You know you’re not supposed to look at the sun, so how can you study it safely?  I’m going to show you how to observe the sun safely using a very inexpensive filter.  I actually keep one of these in the glove box of my car so I can keep track of certain interesting sunspots during the week!

The visible surface of the sun is called the photosphere, and is made mostly of plasma (remember the grape experiment?) that bubbles up hot and cold regions of gas. When an area cools down, it becomes darker (called sunspots). Solar flares (massive explosions on the surface), sunspots, and loops are all related the sun’s magnetic field. While scientists are still trying to figure this stuff out, here’s the latest of what they do know…

The sun is a large ball of really hot gas – which means there are lots of naked charged particles zipping around. And the sun also rotates, but the poles and the equator move and different speeds (don’t forget – it’s not a solid ball but more like a cloud of gas). When charged particles move, they make magnetic fields (that’s one of the basic laws of physics). And the different rotation rates allow the magnetic fields to ‘wind up’ and cause massive magnetic loops to eject from the surface, growing stronger and stronger until they wind up flipping the north and south poles of the sun (called ‘solar maximum’). The poles flip every eleven years.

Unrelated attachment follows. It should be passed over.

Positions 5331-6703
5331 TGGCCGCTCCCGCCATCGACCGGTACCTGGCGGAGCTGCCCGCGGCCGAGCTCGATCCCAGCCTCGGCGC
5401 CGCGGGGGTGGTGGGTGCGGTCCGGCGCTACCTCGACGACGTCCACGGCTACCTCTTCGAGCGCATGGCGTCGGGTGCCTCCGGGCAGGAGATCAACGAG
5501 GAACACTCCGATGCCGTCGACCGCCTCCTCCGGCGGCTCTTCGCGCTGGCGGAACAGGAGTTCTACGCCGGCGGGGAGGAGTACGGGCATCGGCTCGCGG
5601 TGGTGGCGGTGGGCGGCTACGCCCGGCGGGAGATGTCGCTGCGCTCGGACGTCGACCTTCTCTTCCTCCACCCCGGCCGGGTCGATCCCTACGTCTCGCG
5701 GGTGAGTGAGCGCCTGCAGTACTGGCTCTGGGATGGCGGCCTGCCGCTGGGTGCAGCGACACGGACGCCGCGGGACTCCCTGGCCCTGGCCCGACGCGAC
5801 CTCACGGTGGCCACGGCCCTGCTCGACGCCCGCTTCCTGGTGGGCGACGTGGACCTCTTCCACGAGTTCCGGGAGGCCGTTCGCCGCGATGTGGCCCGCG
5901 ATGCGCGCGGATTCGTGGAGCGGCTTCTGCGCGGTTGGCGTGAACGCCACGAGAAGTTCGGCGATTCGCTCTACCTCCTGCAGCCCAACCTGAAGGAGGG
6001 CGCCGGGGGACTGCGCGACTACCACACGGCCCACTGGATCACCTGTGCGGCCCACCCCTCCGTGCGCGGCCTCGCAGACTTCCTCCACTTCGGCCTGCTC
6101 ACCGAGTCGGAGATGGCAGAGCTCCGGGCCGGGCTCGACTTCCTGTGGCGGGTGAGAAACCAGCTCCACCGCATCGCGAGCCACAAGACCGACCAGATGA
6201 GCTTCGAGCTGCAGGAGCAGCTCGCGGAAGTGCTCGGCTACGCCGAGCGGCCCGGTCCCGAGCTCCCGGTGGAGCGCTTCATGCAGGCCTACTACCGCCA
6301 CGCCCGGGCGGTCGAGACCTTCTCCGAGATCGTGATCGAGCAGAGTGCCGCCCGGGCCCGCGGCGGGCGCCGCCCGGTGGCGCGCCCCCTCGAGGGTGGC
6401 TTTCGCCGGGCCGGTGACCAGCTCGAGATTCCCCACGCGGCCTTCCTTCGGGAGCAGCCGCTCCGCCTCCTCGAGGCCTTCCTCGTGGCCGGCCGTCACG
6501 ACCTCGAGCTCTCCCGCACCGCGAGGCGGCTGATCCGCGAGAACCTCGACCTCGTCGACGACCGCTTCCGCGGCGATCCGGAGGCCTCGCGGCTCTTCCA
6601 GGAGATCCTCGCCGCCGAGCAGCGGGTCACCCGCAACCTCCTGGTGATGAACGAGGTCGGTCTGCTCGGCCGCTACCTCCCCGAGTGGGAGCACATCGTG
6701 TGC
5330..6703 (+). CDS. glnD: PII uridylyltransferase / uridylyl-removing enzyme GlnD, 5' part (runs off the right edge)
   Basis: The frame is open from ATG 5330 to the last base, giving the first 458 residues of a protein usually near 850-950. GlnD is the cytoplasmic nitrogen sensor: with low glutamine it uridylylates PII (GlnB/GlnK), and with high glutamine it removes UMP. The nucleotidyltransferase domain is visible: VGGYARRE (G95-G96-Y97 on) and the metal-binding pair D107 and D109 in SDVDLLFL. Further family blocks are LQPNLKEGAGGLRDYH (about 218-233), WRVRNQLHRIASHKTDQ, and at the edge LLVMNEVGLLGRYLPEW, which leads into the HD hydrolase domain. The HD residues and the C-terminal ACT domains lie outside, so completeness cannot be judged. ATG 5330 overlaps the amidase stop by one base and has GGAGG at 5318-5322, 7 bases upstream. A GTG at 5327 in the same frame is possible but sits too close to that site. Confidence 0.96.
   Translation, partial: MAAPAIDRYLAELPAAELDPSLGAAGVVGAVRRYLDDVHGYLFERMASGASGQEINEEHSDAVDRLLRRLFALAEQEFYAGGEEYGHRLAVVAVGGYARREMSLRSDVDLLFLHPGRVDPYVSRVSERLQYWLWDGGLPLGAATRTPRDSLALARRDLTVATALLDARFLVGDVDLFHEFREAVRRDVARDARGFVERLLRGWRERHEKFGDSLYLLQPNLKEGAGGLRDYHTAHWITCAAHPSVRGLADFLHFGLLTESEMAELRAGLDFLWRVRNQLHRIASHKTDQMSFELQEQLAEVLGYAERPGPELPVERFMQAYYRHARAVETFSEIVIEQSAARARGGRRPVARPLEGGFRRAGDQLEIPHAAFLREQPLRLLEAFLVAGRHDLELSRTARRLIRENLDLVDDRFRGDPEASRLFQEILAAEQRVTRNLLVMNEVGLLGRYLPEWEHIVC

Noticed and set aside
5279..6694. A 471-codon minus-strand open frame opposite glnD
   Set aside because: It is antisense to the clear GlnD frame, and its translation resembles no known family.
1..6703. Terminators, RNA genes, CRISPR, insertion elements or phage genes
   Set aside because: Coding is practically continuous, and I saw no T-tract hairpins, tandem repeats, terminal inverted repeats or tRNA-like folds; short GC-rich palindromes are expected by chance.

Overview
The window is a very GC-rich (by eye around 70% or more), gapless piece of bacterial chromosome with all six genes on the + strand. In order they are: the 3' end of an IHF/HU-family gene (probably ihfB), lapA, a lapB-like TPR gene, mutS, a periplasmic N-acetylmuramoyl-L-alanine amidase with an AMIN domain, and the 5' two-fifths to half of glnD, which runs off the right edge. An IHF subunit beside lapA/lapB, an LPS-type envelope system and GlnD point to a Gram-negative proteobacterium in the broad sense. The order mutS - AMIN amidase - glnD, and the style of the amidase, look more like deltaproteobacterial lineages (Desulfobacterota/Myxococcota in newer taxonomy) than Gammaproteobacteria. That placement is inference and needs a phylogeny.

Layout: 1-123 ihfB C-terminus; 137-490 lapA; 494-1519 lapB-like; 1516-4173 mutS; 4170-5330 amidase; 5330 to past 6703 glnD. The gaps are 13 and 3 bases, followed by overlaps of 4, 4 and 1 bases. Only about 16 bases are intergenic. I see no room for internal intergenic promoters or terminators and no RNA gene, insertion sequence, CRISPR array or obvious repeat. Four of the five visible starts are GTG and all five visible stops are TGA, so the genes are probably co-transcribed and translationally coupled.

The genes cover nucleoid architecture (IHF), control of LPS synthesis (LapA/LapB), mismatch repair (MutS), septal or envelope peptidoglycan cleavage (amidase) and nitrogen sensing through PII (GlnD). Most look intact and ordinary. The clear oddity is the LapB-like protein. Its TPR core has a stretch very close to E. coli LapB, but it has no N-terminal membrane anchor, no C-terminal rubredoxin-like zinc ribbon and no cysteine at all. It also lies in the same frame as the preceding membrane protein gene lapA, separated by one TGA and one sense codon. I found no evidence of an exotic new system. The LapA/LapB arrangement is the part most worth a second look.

There have been several satellites specially created to observe the sun, including Ulysses (launched 1990, studied solar wind and magnetic fields at the poles), Yohkoh (1991-2001, studied x-rays and gamma radiation from solar flares), SOHO (launched 1995, studies interior and surface), and TRACE (launched 1998, studies the corona and magnetic field).

Ok – so back to observing the sun form your own house. Here’s what you need to do:

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3 Responses to “How to View the Sun Safely”

  1. Brook Batzel says:

    its easy use a telescope

  2. Yes – just make sure to put these over the LARGE lenses, not the small side you look into. Seal all the way around the circumference. And make sure it cannot accidentally fall off while viewing, or you’ll lose your vision permanently.

  3. Debra Thomson says:

    Could we put that filter at the end of binoculars?
    Holly Thomson